(GBM; Brain Tumor; Malignant Astrocytoma)
by Michael Jubinville, MPH
Glioblastoma multiforme (GBM) is the most common glioma. Glioma is a type of brain tumor. This tumor starts in the glial cells. These cells help the brain work.
GBM can develop quickly. It can also come from other slower growing brain tumors. GBMs are mainly found in the middle part of the brain. But, it can also start in the the base of the brain or spinal cord.
Cancer is when cells in the body split without control or order. They go on to form a growth or tumor. The term cancer refers to harmful growths. These growths attack nearby tissues. They also spread to the brain or spinal cord. It's not clear what causes this. It’s likely a mix of genes and the environment.
Your chances of GBM are higher if you:
Symptoms depend on the tumor's size and where it is. GBM may cause:
The doctor will ask about your symptoms and health history. Your answers and a physical exam may point to GBM. You may also have
Imaging tests such as:
Surgery is often done to confirm a diagnosis. It’s done to remove as much of the tumor as possible. In most cases, the entire tumor can’t be taken out. Other methods to treat GBM:
GBM is very hard to treat and has a low survival rate. You and your family may be advised to find:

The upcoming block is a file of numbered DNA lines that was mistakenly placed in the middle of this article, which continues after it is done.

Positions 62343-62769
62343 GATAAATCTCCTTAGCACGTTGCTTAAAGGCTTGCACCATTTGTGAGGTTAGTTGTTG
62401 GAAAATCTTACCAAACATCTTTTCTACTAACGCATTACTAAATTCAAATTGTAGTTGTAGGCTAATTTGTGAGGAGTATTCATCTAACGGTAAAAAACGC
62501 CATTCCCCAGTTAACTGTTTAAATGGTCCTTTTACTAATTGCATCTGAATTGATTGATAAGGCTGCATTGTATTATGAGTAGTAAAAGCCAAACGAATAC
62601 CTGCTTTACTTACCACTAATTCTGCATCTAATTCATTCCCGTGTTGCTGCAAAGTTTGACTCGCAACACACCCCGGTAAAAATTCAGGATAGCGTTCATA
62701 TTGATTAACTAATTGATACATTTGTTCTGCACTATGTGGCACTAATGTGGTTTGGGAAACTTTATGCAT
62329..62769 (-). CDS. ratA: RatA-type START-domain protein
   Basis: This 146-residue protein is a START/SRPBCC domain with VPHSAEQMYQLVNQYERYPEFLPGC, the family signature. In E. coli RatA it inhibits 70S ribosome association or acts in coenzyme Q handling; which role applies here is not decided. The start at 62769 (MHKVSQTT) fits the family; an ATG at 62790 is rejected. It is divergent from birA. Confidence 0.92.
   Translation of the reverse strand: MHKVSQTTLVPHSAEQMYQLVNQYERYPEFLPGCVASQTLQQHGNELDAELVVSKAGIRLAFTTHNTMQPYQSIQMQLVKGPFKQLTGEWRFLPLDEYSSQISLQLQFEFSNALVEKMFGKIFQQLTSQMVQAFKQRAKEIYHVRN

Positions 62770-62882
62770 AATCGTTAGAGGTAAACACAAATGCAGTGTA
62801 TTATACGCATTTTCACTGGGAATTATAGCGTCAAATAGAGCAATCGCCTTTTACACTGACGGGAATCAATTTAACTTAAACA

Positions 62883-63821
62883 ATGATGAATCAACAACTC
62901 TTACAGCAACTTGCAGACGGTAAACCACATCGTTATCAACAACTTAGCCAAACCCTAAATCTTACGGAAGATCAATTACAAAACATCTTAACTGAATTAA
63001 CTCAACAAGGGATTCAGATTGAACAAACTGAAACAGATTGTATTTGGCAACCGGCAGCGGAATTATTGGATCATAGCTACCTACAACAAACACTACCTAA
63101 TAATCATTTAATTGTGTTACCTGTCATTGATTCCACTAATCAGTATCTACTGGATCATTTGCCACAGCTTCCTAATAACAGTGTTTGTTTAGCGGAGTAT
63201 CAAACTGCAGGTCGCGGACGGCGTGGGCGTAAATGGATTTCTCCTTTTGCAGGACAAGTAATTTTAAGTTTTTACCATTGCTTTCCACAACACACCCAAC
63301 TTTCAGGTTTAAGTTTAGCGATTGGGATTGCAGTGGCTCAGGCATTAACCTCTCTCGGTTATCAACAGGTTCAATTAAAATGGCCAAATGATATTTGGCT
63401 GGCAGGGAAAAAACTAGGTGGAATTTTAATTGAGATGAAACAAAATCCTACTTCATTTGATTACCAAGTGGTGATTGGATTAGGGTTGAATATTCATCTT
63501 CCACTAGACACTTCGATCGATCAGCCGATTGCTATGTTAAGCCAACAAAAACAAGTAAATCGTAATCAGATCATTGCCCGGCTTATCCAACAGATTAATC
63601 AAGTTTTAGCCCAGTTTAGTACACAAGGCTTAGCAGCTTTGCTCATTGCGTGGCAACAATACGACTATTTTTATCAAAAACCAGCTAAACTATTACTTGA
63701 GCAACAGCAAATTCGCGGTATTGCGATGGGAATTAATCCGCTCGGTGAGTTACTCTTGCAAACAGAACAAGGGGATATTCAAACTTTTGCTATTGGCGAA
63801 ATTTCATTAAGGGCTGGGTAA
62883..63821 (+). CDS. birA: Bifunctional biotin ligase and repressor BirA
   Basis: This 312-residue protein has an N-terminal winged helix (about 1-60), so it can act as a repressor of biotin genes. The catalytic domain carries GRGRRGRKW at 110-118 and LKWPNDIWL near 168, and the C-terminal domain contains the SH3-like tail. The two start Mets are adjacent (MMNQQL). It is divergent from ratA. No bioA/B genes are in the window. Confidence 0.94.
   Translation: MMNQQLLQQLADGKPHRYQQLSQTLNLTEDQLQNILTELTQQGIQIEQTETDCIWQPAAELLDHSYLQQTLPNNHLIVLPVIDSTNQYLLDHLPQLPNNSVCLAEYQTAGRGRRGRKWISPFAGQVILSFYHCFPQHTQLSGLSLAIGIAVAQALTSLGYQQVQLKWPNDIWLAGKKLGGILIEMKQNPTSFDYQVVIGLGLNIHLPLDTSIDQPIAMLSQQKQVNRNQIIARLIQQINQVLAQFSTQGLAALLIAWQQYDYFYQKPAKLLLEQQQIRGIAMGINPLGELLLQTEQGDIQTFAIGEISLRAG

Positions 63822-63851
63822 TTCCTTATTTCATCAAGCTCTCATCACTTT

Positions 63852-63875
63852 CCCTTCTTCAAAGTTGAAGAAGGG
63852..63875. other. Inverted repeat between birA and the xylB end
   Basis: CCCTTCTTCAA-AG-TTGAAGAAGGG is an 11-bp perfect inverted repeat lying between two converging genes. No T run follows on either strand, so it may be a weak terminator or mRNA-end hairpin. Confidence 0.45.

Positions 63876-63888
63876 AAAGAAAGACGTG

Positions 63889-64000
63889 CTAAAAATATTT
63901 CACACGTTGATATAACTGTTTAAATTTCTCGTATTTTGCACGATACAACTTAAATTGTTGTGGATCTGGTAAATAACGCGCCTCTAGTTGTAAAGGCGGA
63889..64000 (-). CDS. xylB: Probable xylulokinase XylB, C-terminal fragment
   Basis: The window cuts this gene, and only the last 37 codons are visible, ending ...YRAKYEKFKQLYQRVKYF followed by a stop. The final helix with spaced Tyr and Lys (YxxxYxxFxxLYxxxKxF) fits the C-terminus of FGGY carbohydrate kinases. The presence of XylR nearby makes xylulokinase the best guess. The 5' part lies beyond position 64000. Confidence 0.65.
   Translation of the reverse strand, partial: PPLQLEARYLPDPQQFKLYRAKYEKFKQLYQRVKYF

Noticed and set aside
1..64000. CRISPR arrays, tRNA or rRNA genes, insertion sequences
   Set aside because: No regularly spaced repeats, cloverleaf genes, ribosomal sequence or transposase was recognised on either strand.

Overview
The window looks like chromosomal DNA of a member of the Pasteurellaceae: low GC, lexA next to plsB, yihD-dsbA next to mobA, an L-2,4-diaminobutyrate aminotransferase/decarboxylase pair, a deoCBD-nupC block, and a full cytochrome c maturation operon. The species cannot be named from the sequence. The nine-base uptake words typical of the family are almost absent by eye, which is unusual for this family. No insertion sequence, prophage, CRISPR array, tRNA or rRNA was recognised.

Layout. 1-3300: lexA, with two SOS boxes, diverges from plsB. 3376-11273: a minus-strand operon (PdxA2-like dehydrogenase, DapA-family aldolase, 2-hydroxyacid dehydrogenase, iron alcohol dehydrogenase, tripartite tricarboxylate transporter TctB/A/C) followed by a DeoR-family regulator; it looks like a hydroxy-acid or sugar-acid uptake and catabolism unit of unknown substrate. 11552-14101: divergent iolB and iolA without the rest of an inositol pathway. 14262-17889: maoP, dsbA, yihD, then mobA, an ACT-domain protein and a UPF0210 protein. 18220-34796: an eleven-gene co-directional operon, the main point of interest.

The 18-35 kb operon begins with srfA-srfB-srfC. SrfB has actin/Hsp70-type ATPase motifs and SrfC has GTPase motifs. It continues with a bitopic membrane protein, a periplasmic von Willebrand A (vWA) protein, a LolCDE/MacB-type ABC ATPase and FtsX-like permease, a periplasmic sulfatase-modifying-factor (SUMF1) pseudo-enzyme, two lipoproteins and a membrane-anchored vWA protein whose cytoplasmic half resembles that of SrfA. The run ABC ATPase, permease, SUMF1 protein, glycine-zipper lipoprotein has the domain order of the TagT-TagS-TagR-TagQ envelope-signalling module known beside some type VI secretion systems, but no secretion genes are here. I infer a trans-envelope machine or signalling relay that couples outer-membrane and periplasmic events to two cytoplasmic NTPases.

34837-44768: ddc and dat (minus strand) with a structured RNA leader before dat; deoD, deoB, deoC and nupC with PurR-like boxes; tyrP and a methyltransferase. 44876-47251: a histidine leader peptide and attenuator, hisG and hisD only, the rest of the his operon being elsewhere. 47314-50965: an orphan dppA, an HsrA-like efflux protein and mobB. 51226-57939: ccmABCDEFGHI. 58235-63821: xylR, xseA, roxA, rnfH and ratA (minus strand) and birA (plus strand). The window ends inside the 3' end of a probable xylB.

There is no way to prevent GBM since the cause is unknown.
American Brain Tumor Association
American Cancer Society
Brain Tumour Foundation of Canada
Canadian Cancer Society
Brain tumors. American Association of Neurological Surgeons. Available at:
...(Click grey area to select URL)
Accessed July 26, 2018.
General information about adult primary central nervous (CNS) tumors. National Cancer Institute website. Available at: https://www.cancer.gov/types/brain/hp/adult-brain-treatment-pdq. Updated January 31, 2018. Accessed July 25, 2018.
Glioblastoma. EBSCO DynaMed Plus website. Available at: https://www.dynamed.com/topics/dmp~AN~T116043/Glioblastoma . Updated July 2, 2018. Accessed July 26, 2018.
Overview of intracranial tumors. Merck Manual Professional Version website. Available at: https://www.merckmanuals.com/professional/neurologic-disorders/intracranial-and-spinal-tumors/overview-of-intracranial-tumors. Updated June 2018. Accessed July 26, 2018.
Last reviewed May 2018 by EBSCO Medical Review Board Mohei Abouzied, MD, FACP
Last Updated: 7/26/2018
EBSCO Information Services is fully accredited by URAC. URAC is an independent, nonprofit health care accrediting organization dedicated to promoting health care quality through accreditation, certification and commendation.
This content is reviewed regularly and is updated when new and relevant evidence is made available. This information is neither intended nor implied to be a substitute for professional medical advice. Always seek the advice of your physician or other qualified health provider prior to starting any new treatment or with questions regarding a medical condition.
To send comments or feedback to our Editorial Team regarding the content please email us at email@example.com. Our Health Library Support team will respond to your email request within 2 business days.